NFIB Executive Director of Research Holly Wade joins Yahoo Finance Live to discuss small business’s concerns and the outlook for small businesses amid the current macroeconomic uncertainty.
SEANA SMITH: Well, the National Federation of Independent Businesses is out with its latest Small Business Optimism Index, which fell almost a full point in March, marking the 15th month in a row that we have seen this reading below the 49-year average. Among business owners, chief concerns are inflation, loan access, and also the availability of the quality of labour.
The NFIB’s executive director of research Holly Wade joining us now to break it all down. Holly, lots to get into here, but it’s clear that my takeaway from this, Main Street is not feeling any better about the prospects, the outlook here for business conditions. What are you hearing from the owners?
HOLLY WADE: So we’re hearing just that. They are still not very optimistic about business conditions looking forward. And in March, we saw a deterioration of those expecting higher sales than lower sales. So we’re seeing a deterioration there. Also in job openings, there are fewer job openings, even though it’s still historically very high. There was also a deterioration in those thinking that it’s a good time to expand. And again, as you said, the expected credit conditions did fall a bit last month. And so between those four components, those were the main reasons for the decline that we saw last month.
SEANA SMITH: Holly, when it comes to what we’re seeing in terms of predicting a recession, I know a number of small business owners have gotten a little bit more pessimistic. Are they bracing themselves for maybe a deeper recession than they had initially feared?
HOLLY WADE: Well, we’re still seeing high labor indicators. So those who are thinking that it’s a good time to hire, they are still planning to hire. They still have incredibly high numbers that have unfilled job openings. So there’s still those sales opportunities that they’re not able to take advantage of right now because of staffing limitations.
And until we see those numbers start to decline more significantly than we have, then we’ll look at the landscape of small business as far as recession. But right now, with those high labor indicators, there is still room for improvement and growth for small firms. They just aren’t able to find applicants to fill those open positions.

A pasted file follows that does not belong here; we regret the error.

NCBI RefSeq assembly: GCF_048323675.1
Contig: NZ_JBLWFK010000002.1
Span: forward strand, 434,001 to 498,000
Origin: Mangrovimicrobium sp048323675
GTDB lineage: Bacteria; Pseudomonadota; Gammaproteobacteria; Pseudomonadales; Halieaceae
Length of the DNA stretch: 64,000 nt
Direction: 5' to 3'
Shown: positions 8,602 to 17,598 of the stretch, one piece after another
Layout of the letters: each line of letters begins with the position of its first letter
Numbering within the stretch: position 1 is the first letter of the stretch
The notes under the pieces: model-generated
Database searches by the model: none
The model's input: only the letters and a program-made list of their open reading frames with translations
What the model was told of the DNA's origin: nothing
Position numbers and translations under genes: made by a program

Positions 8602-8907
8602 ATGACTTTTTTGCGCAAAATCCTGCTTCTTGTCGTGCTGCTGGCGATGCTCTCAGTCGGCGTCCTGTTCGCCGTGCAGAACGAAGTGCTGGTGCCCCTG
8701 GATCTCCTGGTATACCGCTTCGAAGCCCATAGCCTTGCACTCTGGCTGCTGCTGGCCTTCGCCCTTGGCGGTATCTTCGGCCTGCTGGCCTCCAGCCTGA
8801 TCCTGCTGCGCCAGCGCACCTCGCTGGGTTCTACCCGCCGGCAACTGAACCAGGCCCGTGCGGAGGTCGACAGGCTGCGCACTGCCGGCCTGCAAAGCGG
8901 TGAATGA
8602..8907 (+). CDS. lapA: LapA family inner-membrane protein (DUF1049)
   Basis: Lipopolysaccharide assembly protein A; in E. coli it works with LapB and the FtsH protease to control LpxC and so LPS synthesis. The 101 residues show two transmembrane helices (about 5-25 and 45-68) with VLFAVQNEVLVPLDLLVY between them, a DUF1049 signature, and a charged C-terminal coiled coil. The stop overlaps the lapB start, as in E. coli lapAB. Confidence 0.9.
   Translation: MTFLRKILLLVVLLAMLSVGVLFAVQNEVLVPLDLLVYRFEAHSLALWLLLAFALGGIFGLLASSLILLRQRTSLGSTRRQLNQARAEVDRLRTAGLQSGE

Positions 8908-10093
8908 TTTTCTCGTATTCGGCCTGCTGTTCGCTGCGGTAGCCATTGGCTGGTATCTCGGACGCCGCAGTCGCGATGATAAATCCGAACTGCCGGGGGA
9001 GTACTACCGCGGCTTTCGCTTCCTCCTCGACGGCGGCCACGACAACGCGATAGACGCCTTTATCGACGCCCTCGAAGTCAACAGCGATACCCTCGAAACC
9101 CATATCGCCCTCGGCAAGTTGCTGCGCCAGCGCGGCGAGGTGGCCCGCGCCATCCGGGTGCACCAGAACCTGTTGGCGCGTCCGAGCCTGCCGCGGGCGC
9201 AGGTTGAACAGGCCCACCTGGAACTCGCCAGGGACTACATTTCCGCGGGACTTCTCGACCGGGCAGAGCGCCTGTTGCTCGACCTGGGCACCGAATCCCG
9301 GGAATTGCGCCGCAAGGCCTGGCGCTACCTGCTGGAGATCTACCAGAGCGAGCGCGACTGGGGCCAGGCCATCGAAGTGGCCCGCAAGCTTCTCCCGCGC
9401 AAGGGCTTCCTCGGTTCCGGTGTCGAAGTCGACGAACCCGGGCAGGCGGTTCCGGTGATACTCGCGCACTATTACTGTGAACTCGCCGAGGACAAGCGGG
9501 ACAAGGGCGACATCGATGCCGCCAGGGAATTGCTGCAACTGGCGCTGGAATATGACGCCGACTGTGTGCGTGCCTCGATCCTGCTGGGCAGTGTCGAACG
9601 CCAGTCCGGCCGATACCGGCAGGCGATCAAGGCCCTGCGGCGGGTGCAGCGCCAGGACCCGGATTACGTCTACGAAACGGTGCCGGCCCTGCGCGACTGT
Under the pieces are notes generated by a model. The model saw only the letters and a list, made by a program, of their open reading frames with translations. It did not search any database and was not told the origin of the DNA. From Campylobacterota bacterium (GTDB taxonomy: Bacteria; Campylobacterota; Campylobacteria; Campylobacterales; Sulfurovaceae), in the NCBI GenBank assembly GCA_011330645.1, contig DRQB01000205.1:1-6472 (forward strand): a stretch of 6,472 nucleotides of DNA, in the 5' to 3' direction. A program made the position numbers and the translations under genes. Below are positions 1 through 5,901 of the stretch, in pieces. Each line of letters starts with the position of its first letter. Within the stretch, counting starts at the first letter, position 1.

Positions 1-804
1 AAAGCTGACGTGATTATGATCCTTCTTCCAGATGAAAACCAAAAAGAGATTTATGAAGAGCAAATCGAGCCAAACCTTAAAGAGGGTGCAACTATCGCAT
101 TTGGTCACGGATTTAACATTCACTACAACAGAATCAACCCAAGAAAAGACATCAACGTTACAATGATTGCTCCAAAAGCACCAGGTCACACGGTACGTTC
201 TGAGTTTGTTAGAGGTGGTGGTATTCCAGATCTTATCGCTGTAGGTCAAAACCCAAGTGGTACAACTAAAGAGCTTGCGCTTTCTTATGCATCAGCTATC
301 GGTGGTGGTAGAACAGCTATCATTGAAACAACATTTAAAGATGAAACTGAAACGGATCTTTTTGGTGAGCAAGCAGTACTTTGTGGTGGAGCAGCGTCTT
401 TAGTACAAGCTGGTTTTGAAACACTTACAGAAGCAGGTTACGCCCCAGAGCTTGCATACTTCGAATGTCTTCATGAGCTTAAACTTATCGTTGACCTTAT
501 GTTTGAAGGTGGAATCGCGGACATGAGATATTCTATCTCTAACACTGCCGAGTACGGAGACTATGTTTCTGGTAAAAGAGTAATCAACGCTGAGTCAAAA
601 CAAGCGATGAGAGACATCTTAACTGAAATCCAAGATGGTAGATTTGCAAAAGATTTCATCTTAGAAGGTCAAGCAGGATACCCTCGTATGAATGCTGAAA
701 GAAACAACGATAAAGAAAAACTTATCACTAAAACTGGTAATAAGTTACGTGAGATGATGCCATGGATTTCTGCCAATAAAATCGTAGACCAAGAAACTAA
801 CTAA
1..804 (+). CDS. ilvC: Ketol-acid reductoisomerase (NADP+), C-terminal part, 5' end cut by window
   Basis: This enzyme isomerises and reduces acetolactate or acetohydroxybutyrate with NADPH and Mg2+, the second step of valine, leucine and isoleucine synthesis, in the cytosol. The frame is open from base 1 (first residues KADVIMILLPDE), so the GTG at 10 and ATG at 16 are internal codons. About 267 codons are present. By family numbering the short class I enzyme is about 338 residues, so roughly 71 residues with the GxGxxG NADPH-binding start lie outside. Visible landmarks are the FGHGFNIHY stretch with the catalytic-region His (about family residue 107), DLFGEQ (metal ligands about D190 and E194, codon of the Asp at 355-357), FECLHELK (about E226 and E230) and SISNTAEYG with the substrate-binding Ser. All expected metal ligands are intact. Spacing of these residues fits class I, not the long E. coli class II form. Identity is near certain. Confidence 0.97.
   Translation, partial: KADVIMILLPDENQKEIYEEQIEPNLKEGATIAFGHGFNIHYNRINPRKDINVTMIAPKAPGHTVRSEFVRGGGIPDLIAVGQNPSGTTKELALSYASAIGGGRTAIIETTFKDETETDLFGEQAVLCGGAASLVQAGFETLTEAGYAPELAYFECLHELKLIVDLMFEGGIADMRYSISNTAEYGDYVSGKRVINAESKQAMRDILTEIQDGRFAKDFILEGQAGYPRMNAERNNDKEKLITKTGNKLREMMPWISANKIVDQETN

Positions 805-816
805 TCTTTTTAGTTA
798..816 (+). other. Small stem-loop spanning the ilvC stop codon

SEANA SMITH: Yes, 43% said that they cannot find workers. We just had that full screen up. Holly, so what are small business owners doing? Are they offering higher pay, or are they finding other incentives in order to try and attract that talent?
HOLLY WADE: Absolutely. They are trying to be as competitive as possible for retention and for recruitment to fill those open positions–higher compensation, benefits, expanding their benefits to be more attractive and competitive. And it’s often very difficult for small firms in that area, especially when it comes to the cost of health insurance, and some of those big ticket item compensation benefits that many employees aren’t able to offer.
However, increasing pay has been one of the ways that they’ve been able to try and recruit, but it’s still very challenging.
SEANA SMITH: Holly, you mentioned earlier– and we talked about it briefly– just the loan conditions. More business owners say that they are having a tougher time accessing loans. What does this do, then, to small business growth or really some of the inability, then, that some of these companies will have to expand here, at least in the near term?
HOLLY WADE: sure. Well, credit conditions, loans are more expensive. We’ve seen that in our data. And they’re expecting tighter credit conditions going forward. So we saw a bit of an uptick in those saying that they expect credit conditions to be harder in the next quarter than they were in the previous quarter.
But earnings are their primary source of financing their business and expansion. And we’ve seen some pretty healthy sales in the small business sector. And when we look at those who are regular borrowers on whether they are generally satisfied with borrowing or unsatisfied, we still only have 2% saying that they were unsatisfied in their borrowing efforts in this last quarter. So that still has stayed stable. Until we see that it is deteriorating, then that will be of great concern.
SEANA SMITH: Yeah, it’s very important to point out just a small number of owners are saying that they are having a tough time right now. More business owners, though, are having a tough time with inflation. That, of course, has been the story in this index, in this report now for months. Are we seeing any signs of relief, or are at least some business owners getting a little bit more positive about the prices that they are paying for their goods, for their products, for their materials?
HOLLY WADE: Sure, so inflation has been the story over the last year for the small business sector. They’ve had an incredibly difficult time trying to manage those increased costs and remain competitive. We have seen a bit of a slow-up in actual price increases for their goods and services. So it does seem that there is a bit of relief on the inflation front. But it remains that still those who say that inflation is their single most important problem, operating their business is still at historic levels that we haven’t seen in 48 years.
SEANA SMITH: All right, Holly Wade, thanks so much for breaking down NFIB’s Small Business Optimism Index.